Latest & greatest articles for cannabis

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Top results for cannabis

1. Counselling adolescents and parents about cannabis: A primer for health professionals

Counselling adolescents and parents about cannabis: A primer for health professionals While cannabis use among adolescents is frequent in Canada, youth do recognize the potential harms, and increasingly expect knowledgeable health care providers to discuss substance use in everyday practice. This practice point provides sound, evidence-based tools to help health professionals address non-medical (recreational) cannabis use and its related risks. After highlighting how to make the clinical (...) setting a safe space for youth to talk about psychoactive substances, specific strategies for approaching cannabis use in effective, developmentally appropriate ways are described. Consistent with current literature, screening questionnaires to help structure discussion and identify adolescents who may benefit from more specialized interventions are recommended. Because one in six adolescents who experiments with cannabis goes on to misuse it, appraising their willingness to change risky behaviours

2020 Canadian Paediatric Society

2. COVID-19 and Cannabis Smoking and Vaping: Four Things You Should Know

on the lung and immune defenses. In ElSohly (ed.), Marijuana and the Cannabinoids, pp. 253–275. Totowa, New Jersey: Humana Press. Taylor, D. R., Poulton, R., Moffit, T. E., Ramankutty, P., & Sears, M. R. (2000). The respiratory effects of cannabis dependence in young adults. Addiction, 95(11), 1669–1677. Tetrault, J. M., Crothers, K., Moore, B. A., Mehra, R., Concato, J., & Fiellin, D. A. (2007). Effects of marijuana smoking on pulmonary function and respiratory complications: A systematic review (...) Group: https://www.cannabisrehab.org/ Cannabis Resources • Canadian Institute for Substance Use Research, Safer Cannabis Use: https://www.heretohelp.bc.ca/infosheet/safer-cannabis-use-marijuana-hash-hash-oil • Centre for Addiction and Mental Health, Canada’s Lower-Risk Cannabis Use Guidelines: https://www.camh.ca/-/media/files/pdfs---reports-and-books---research/canadas-lower-risk- guidelines-cannabis-pdf.pdf • Government of Canada, Cannabis in Canada: Get the facts: https://www.canada.ca/en

2020 Canadian Centre on Substance Abuse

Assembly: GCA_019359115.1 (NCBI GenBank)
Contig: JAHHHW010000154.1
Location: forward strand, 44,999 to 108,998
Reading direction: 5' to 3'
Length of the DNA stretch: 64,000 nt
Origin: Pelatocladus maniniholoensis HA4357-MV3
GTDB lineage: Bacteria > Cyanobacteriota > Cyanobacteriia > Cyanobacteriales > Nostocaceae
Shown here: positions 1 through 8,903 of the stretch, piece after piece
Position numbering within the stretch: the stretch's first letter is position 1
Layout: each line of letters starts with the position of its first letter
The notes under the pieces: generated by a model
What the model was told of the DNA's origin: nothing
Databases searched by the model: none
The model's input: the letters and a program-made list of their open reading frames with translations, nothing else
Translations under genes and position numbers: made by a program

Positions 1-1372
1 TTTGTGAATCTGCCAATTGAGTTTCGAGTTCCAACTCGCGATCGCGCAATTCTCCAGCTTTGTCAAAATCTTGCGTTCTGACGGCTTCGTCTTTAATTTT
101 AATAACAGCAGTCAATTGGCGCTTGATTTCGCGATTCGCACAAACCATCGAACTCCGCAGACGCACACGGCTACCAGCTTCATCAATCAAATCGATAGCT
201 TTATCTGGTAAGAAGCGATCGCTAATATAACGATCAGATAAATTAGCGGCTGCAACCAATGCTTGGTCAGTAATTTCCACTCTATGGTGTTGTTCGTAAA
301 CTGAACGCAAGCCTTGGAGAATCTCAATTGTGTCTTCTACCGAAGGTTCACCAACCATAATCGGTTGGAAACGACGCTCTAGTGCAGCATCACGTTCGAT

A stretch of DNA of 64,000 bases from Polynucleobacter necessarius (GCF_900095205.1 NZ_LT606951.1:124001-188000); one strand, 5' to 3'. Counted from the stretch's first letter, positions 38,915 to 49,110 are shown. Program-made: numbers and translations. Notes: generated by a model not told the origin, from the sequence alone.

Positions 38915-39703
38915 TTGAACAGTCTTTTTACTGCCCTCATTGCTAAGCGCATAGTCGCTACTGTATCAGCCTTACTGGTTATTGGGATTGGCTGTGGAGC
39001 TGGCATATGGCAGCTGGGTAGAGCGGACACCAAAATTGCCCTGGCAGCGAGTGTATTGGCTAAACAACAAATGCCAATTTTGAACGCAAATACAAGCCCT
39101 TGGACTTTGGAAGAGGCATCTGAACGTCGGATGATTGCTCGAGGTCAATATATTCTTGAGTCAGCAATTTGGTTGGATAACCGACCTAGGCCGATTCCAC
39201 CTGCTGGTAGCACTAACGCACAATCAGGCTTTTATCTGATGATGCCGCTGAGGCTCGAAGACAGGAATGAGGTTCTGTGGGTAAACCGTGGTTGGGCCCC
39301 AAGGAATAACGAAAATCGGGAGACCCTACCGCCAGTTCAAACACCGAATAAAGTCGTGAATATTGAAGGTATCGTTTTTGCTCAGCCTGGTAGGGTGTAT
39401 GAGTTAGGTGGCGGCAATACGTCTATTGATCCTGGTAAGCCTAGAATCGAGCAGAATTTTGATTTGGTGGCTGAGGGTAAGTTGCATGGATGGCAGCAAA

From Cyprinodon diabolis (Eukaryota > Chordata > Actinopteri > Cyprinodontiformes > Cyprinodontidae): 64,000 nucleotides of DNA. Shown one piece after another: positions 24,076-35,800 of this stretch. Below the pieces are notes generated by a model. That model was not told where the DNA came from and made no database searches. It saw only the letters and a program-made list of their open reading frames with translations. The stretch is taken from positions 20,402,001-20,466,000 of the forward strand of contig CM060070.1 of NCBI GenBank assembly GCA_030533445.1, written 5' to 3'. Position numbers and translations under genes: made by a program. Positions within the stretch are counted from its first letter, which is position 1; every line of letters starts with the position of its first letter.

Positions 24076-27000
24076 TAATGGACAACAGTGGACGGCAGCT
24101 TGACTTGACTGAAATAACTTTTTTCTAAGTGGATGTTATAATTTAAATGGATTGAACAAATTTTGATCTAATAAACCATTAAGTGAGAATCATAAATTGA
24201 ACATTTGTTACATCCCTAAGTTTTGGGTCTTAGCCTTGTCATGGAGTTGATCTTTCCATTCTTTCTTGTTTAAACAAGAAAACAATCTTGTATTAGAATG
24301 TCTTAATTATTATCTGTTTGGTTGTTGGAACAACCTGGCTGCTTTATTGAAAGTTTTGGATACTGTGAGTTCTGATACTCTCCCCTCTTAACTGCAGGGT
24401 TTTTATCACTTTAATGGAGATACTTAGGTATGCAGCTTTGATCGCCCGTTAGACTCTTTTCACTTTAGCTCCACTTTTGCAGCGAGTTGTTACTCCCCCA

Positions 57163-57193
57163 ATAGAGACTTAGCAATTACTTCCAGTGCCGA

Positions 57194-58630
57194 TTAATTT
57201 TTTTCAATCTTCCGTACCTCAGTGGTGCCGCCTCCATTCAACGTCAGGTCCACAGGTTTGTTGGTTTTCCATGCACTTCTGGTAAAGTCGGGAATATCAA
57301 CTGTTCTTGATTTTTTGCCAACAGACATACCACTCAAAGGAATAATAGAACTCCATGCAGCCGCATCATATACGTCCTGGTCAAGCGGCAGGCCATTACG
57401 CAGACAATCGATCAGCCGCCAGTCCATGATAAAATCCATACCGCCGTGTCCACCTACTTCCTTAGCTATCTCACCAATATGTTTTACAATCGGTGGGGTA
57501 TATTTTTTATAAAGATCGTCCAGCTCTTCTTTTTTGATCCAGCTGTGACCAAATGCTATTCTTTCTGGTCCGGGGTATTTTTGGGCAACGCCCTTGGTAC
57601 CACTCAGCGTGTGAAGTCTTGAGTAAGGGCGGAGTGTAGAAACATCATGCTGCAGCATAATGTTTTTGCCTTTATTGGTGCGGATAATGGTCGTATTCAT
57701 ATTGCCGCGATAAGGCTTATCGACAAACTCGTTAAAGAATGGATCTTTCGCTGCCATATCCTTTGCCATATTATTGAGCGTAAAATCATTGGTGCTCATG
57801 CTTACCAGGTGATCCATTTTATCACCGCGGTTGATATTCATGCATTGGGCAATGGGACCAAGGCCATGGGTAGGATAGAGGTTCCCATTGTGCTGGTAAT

3. Use of cannabinoids in cancer patients

f , x W. Burke Affiliations Stony Brook Medicine, Stony Brook, NY, USA c DOI: | Publication History Published online: January 13, 2020 Accepted: December 11, 2019 ; Received: October 24, 2019 ; To view the full text, please login as a subscribed user or . Click to view the full text on ScienceDirect. Highlights • Tetrahydrocannabinol (THC), cannabidiol (CBD) and cannabinol (CBN) affect the human endocannabinoid system. • Cannabinoids reduce chemotherapy induced nausea or vomiting (CINV (...) ) and neuropathic pain. • Each state has its own regulations for medical and recreational cannabis use. • Effects of cannabinoids on chemotherapy, immunotherapy, and tumor growth remain under investigation. • Providers should focus indications, alternatives, risks and benefits of medical cannabis use to make appropriate referrals. Keywords: , , , , , To access this article, please choose from the options below Log In Register Purchase access to this article Claim Access If you are a current subscriber

2020 Society of Gynecologic Oncology

4. Canadian Cardiovascular Society Position Statement on Postural Orthostatic Tachycardia Syndrome (POTS) and Related Disorders of Chronic Orthostatic Intolerance Full Text available with Trip Pro

Canadian Cardiovascular Society Position Statement on Postural Orthostatic Tachycardia Syndrome (POTS) and Related Disorders of Chronic Orthostatic Intolerance Canadian Cardiovascular Society Position Statement on Postural Orthostatic Tachycardia Syndrome (POTS) and Related Disorders of Chronic Orthostatic Intolerance - Canadian Journal of Cardiology Go search , P357-372, March 01, 2020 Powered By Mendeley Share on Canadian Cardiovascular Society Position Statement on Postural Orthostatic (...) Tachycardia Syndrome (POTS) and Related Disorders of Chronic Orthostatic Intolerance Satish R. Raj Correspondence Corresponding author: Dr Satish R. Raj, GAC70 HRIC Building, University of Calgary, 3280 Hospital Dr NW, Calgary, Alberta T2N 4Z6, Canada. Tel.: +1-403-210-6152; fax: +1-403-210-9444. Affiliations Department of Cardiac Sciences, Libin Cardiovascular Institute of Alberta, University of Calgary, Calgary, Alberta, Canada Juan C. Guzman Affiliations Department of Medicine, McMaster University